Erup­tions of four mud vol­ca­noes fore­casted

Azer News - - Front Page - By Le­man Mam­madova

Azer­bai­jan is one of the home coun­tries to mud vol­ca­noes. There are over 350 mud vol­ca­noes in Azer­bai­jan, both on­shore and off­shore.

Azer­bai­jan is one of the home coun­tries to mud vol­ca­noes. There are over 350 mud vol­ca­noes in Azer­bai­jan, both on­shore and off­shore.

The fore­cast for the erup­tion of new mud vol­ca­noes in Azer­bai­jan has been proved. There are al­ready two vol­cano erup­tions, and four erup­tions are ex­pected to oc­cur at the end of this year and in 2019.

This was stated by the head of the mud vol­can­ism de­part­ment of the In­sti­tute of Ge­ol­ogy and Geo­physics of ANAS, Doc­tor of Ge­o­log­i­cal and Min­er­alog­i­cal Sciences, Adil Aliyev in an in­ter­view with Trend.

He noted that in Oc­to­ber it was pre­dicted that there would be an erup­tion of Bozdag Gobu in the Ab­sheron penin­sula, Ba­har in Alat set­tle­ment, Shekikhan, Nar­daranakhtarma, Ayaza­khtarma and Shikzarli vol­ca­noes in Go­bus­tan.

He added that vol­cano erup­tions in Azer­bai­jan in­ten­si­fied in 2017. Only seven vol­canos erupted in Ab­sheron penin­sula and Shamakhi-Go­bus­tan re­gion in the first half of last year.

Aliyev said that 19 vol­canic erup­tions were reg­is­tered in Azer­bai­jan in the past two years.

He went on to add that ev­ery year 3-5 vol­cano erup­tions with dif­fer­ent in­ten­sity oc­cur. How­ever, as the seis­mic ac­tiv­ity in­creases, the num­ber of erup­tions in­creases: 10 erup­tions in 1970, 12 erup­tions in 1986, 11 erup­tions in 1989, 16 erup­tion in 2001 and 11 erup­tion in 2018.

He un­der­lined that it is not an easy task to pre­dict vol­canic erup­tions like earth­quakes. How­ever, parox­ys­mal pre­dic­tions can be made tak­ing into con­sid­er­a­tion the pre­vi­ous erup­tions.

There are 1,400-1,500 mud vol­ca­noes on Earth. Mud vol­ca­noes ap­peared on the ter­ri­tory of the present Azer­bai­jan Re­pub­lic 25 mil­lion years ago.

The ac­tiv­ity of mud vol­ca­noes is closely linked to the seis­mic­ity of the Azer­bai­jani ter­ri­tory. Mud vol­ca­noes are one of the key points for the dis­cov­ery of oil and gas fields. In the 1920s, a prom­i­nent re­searcher, Pro­fes­sor D.V. Gol­uby­at­nikov called the mud vol­cano “free ex­plo­ration well”. Ge­ol­o­gists con­sider that mud vol­ca­noes are formed as a re­sult of ex­treme pres­sure of hy­dro­car­bon gases ac­cu­mu­lated in oil fields.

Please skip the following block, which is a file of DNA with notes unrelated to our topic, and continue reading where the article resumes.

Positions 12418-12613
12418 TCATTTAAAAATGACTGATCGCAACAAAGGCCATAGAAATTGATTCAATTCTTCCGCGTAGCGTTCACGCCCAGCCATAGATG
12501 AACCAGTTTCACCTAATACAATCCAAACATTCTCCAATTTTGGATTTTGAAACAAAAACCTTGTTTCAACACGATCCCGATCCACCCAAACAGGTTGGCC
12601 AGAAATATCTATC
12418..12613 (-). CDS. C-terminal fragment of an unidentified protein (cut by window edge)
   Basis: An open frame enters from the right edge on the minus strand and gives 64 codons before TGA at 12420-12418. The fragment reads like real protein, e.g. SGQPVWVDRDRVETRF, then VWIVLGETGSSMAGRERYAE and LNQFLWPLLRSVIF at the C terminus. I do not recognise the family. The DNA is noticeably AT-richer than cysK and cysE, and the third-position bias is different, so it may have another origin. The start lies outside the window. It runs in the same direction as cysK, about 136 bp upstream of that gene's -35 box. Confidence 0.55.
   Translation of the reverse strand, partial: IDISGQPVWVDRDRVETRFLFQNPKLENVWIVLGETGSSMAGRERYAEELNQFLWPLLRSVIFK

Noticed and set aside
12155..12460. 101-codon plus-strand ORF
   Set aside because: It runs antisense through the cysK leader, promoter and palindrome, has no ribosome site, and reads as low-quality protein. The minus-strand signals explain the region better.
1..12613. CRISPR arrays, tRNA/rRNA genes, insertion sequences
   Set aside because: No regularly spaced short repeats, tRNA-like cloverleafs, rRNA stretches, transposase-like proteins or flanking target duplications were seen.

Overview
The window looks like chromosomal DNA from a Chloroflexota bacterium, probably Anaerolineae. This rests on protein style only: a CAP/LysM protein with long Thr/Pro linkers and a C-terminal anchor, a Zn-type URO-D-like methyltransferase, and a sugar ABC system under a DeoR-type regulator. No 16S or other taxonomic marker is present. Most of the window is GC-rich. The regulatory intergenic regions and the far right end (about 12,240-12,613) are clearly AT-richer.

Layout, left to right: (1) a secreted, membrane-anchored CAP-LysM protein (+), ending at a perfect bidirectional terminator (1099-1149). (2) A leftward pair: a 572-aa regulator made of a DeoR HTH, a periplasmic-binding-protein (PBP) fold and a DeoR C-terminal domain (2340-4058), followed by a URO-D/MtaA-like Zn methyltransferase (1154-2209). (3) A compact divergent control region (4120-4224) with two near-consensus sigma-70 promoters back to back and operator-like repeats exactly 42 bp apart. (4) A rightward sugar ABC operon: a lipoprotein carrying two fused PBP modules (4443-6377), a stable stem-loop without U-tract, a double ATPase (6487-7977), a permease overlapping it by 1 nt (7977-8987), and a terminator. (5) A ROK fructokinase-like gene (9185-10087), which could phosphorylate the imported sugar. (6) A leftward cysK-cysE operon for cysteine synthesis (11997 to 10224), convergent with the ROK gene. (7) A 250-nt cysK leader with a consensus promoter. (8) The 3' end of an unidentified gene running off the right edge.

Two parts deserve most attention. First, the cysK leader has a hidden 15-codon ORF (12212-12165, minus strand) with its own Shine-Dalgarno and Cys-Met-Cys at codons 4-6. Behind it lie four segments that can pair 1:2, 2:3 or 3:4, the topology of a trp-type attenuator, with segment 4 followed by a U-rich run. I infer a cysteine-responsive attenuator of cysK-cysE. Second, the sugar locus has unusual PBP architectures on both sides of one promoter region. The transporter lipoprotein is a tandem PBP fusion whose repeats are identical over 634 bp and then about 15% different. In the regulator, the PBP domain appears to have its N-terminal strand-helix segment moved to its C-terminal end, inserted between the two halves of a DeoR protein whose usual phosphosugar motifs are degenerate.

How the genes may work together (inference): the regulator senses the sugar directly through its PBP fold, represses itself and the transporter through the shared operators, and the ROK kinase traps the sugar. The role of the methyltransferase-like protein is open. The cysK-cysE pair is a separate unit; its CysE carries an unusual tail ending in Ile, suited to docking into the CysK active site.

Vol­canic wa­ter is widely used in the treat­ment of a num­ber of dis­eases - ner­vous sys­tem, skin dis­eases, radi­culi­tis, urol­ogy, gyne­col­ogy and etc. Clays of mud vol­ca­noes are con­sid­ered to be min­er­als. Fluid of mud vol­ca­noes is used as raw ma­te­ri­als in chem­i­cal and con­struc­tion in­dus­try, as well as in phar­ma­col­ogy.

Mud vol­ca­noes are lo­cated far from pop­u­lated ar­eas. Most of these ter­ri­to­ries are un­der pro­tec­tion, and it is strictly for­bid­den for peo­ple to en­ter there with­out spe­cial per­mis­sion. These bans have sev­eral rea­sons. Firstly, in this way the ter­ri­tory of the vol­ca­noes is pro­tected from pos­si­ble con­tam­i­na­tion by peo­ple, se­condly, pos­si­ble at­tempts to carry away the mud from the ter­ri­tory of the re­serve are pre­vented (this mud can be used dur­ing con­struc­tion). And fi­nally, the main rea­son is that each erup­tion of a vol­cano poses threat to the hu­man life. Vol­canic erup­tions have oc­curred on the ter­ri­tory of Azer­bai­jan many times. The first erup­tion of the vol­cano oc­curred in 1828. Lok­batan vol­cano, lo­cated 15 km from the cap­i­tal, has erupted 17 times since then.

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